The Standard Model predicts that the Higgs boson is unstable and falls apart (decays) only 10-22 s (0.0000000000000000000001 seconds) after it is created. Theoretically, it can decay to a quark-anti quark pair (except for top, anti-top), a lepton anti-lepton pair or to two bosons (like photons or gluons).
However, there is also the possibility that it could decay to new particles that have not been observed until now, so-called long-lived scalar particles (scalar means they are spinless just like the Higgs boson). Some theories beyond the Standard Model (e.g. http://arxiv.org/abs/1312.4992) predict that these particles would be unique in that only the Higgs boson would decay to them, meaning it would have been impossible to study them until now – these are one example of what we call ‘exotic particles‘.
The diagram above shows a Higgs boson decaying into two exotic particles, which then themselves decay into many more particles – this is how an off-centre vertex could be produced. In fact, looking for off-centre vertices was proposed way back in 2006 as a way of detecting the Higgs boson, before it had been discovered (http://arxiv.org/abs/hep-ph/0605193)!
Since this process is not predicted by the Standard Model, if we see these in our detector then we will finally be able to realise the dream of obtaining direct evidence for a new theory of nature – opening our eyes to an entirely new realm of physics.
If these exotic decays are real, then they have already happened at the LHC and are sitting in the data we have right now, just waiting to be found by a keen pair of eyes. By helping with this project, you can take us one step closer to a deeper understanding of reality – to answering some of the greatest unsolved mysteries in the universe.
(Next time: ATLAS: How do particle detectors work?)
On July 4th 2012, the ATLAS and CMS collaborations at the Large Hadron Collider (LHC) at CERN, Geneva, independently announced the discovery of a new particle with a mass over 130 times greater than a proton. This was in the range that had been predicted for the elusive Higgs boson, and it had been verified to extremely high certainty.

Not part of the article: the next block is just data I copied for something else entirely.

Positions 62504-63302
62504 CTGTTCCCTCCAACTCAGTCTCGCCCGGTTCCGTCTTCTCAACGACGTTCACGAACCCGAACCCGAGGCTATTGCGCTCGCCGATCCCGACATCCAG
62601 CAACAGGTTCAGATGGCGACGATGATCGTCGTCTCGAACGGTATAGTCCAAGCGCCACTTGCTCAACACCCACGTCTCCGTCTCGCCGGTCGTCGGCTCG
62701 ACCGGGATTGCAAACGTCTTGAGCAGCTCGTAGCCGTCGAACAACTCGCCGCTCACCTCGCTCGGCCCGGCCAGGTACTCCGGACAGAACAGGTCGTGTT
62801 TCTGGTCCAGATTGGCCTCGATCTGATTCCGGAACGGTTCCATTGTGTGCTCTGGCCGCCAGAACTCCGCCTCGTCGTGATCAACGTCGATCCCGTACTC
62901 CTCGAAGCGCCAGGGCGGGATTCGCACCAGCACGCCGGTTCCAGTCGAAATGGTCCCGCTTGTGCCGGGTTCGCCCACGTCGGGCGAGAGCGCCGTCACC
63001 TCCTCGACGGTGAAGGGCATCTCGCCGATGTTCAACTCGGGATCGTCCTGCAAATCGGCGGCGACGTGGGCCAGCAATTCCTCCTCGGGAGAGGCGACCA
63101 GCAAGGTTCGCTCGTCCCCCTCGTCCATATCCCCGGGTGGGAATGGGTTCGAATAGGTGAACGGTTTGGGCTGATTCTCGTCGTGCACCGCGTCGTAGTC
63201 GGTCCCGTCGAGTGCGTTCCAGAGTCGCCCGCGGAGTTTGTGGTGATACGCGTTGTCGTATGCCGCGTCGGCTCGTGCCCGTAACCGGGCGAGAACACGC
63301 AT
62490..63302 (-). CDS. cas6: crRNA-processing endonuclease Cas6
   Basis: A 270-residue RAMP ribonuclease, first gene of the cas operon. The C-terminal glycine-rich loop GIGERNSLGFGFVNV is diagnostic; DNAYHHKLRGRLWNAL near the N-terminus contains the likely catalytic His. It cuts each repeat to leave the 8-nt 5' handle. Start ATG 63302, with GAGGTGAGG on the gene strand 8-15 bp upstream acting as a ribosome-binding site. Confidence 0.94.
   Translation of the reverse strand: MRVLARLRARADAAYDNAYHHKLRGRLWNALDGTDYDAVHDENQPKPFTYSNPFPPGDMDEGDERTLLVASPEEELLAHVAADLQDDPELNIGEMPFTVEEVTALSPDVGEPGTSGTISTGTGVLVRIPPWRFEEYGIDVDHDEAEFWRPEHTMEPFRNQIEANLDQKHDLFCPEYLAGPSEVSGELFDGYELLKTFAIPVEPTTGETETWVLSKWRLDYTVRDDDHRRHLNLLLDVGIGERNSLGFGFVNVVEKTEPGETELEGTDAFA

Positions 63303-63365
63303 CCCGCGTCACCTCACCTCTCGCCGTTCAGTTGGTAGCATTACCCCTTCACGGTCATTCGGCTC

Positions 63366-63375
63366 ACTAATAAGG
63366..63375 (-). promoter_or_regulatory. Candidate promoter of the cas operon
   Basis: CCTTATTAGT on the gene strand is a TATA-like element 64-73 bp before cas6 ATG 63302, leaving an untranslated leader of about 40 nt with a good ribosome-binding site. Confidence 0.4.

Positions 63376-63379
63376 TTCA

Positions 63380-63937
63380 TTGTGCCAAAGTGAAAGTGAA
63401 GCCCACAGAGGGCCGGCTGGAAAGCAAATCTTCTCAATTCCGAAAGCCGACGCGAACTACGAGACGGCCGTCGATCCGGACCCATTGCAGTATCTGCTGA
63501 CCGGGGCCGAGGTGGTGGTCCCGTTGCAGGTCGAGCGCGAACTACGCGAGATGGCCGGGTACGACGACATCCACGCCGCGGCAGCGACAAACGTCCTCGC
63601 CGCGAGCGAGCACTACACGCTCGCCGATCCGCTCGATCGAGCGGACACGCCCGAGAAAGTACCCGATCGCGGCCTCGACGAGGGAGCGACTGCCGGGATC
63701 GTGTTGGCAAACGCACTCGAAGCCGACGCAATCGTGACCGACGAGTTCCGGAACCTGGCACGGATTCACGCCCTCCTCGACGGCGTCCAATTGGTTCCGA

But what do we mean by ‘high certainty’? In Particle Physics everyone agrees on how sure you need to be to declare something as a discovery, and it’s quite stringent. Firstly, we assume that there is no new particle and calculate the probability that the signal we measure is consistent with there not being a particle there. If that probability is less than 0.32 than we say we are 1 sigma certain, 0.046 = 2 sigma (this is usually good enough for most science), 0.0027 = 3 sigma… We could stop at 3 sigma, as 0.27% chance of being wrong seems awfully small, but there have been a number of possible particle discoveries at 3 sigma level that later turned out just to be statistical anomalies. So just to be absolutely sure, the usual threshold to claim a discovery is 5 sigma (0.0000003 chance of observed signal being consistent with no new particle hypothesis).
Right, so we’re now pretty sure there is a new particle (that is a boson). But is it the Higgs boson? Luckily, by March 2013, evidence surfaced that the new particle is what we call ‘spinless’ (meaning it looks the same from every direction) and that its interactions match the theoretical predictions of the famed Higgs boson. Further testing will take place from 2015 onwards, as the LHC ramps up towards its maximum energy of 14 TeV for the first time (double the energy it was running at in 2011 – more on particle energies in a future blog post).
(Next time: Exotic Higgs decays)